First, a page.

A recent study has concluded that the US still remains a leading destination for ICO projects ahead of Switzerland and Singapore who follow the US as the top three destinations.
According to the study, authorities in places like Russia and Estonia are also working to adopt favorable regulations in order to attract more crypto startups. These findings were released around the same time that the findings of another study came into light suggesting that 78% of all ICOs are scams.
Regardless of regulatory uncertainty, the study confirms that the United States has conclusively proven itself as the leading destination for companies conducting Initial Coin Offering (ICOs).
The study reveals that up to a third of the largest token sales were held by companies based in the US. The team that did the study discovered that Switzerland accounted for 15 ICOs, putting it at second place, followed by Singapore with 11 ICOs.
Andrea-Franco Stohr, the chief executive of Crypto Finance Conference (CFC) – the team behind the study, was quoted by Venture Beat as saying that “ICOs continue to gain momentum. They raised $6.3 billion in the first quarter of 2018- more than was raised in all of 2017.”
In another statement, Stohr commented that the research provides an opportunity to understand the countries that are embracing blockchain and crypto projects and how they go about doing this.
The study also finds that many more countries are making efforts to adopt and implement regulations that would attract and encourage more ICOs. The study finds that one such country is the Russian Federation, which has hosted up to six of the top 100 projects.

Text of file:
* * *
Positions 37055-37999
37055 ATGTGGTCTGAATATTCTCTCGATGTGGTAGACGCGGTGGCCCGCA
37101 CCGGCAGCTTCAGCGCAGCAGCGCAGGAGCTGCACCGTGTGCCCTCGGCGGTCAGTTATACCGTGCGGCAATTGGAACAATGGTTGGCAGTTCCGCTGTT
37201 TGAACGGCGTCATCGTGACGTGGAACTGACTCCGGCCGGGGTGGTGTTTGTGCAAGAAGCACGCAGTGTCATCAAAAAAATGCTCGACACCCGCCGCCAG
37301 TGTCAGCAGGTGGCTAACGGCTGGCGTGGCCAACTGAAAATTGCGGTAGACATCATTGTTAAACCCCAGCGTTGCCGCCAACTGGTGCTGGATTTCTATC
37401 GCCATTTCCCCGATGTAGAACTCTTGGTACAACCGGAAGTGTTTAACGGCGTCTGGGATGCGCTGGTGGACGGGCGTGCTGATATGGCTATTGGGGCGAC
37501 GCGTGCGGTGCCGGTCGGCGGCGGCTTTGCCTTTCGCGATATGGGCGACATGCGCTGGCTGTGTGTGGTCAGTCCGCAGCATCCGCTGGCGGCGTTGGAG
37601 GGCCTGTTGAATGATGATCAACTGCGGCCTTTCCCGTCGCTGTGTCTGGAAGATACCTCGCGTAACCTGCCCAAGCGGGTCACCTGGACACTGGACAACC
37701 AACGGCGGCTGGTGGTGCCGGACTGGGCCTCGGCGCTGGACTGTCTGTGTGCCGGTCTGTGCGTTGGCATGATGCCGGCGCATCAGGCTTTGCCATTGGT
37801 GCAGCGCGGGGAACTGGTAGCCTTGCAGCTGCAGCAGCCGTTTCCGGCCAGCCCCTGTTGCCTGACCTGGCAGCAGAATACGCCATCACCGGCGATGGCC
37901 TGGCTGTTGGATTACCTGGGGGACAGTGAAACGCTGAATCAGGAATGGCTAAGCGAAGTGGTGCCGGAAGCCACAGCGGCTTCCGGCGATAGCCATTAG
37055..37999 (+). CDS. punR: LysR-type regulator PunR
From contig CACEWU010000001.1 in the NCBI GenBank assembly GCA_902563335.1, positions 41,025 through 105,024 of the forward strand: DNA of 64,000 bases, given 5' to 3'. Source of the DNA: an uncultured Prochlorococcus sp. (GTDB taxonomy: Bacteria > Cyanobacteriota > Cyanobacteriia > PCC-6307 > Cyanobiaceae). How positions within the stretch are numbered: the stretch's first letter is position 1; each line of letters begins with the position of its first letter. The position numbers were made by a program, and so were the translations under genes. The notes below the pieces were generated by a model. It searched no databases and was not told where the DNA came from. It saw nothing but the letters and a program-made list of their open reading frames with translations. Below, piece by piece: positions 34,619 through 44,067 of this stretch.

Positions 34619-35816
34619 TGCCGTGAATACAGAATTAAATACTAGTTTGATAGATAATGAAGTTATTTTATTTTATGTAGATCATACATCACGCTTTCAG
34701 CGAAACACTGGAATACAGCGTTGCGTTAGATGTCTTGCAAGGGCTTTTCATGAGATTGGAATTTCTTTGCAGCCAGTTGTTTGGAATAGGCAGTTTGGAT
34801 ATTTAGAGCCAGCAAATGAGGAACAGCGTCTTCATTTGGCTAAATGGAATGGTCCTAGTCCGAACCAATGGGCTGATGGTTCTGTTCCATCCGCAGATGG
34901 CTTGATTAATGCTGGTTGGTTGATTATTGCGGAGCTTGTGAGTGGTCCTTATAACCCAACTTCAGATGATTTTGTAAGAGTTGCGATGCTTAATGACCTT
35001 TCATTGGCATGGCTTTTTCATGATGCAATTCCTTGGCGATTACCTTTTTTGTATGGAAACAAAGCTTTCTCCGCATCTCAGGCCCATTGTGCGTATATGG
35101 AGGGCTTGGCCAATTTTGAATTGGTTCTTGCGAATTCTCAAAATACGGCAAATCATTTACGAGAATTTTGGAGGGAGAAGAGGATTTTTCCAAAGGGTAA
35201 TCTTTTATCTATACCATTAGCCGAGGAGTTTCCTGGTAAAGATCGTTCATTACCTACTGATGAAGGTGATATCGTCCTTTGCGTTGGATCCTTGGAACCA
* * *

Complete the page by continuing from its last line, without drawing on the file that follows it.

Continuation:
Earlier this year, there was a study which revealed that startups with Russian participation raised $310 million and this survey covered a total of 370 token sales. Another crypto-friendly country that the study uncovered is Estonia. As stated in the report, Estonia accounts for about 10 percent of all funds raised through initial coin offerings last year. Not to mention that it has four of the largest ICOs.
The Boston College did a separate study that disclosed that less than half of ICOs survive four months after sale. Also, another study by Satis Group, a research firm, indicates that an astonishing 78 percent of all coin offerings conducted last year turned out to be scams.
According to that study, these ICOs promised big profits but shared very little information about their projects and the teams behind them. Some of the ICOs were said not to have even published a white paper before rolling out their offers. The study also found that a good number of the ICOs disappeared after their token sale.
It’s been estimated that of the $12 billion raised by ICOs, $1.3 billion (11%) was lost to scams, $1.7 billion (14%) disappeared in failed projects, and $624 million (5%) was unaccounted for. However, more than 70%, or $8 billion USD, went to ICOs that eventually reached exchanges. According to the study, most of the funds appropriated by scams were invested in three projects. These are Pincoin ($660 million), Arisebank ($600 million) and Savedroid ($50 million).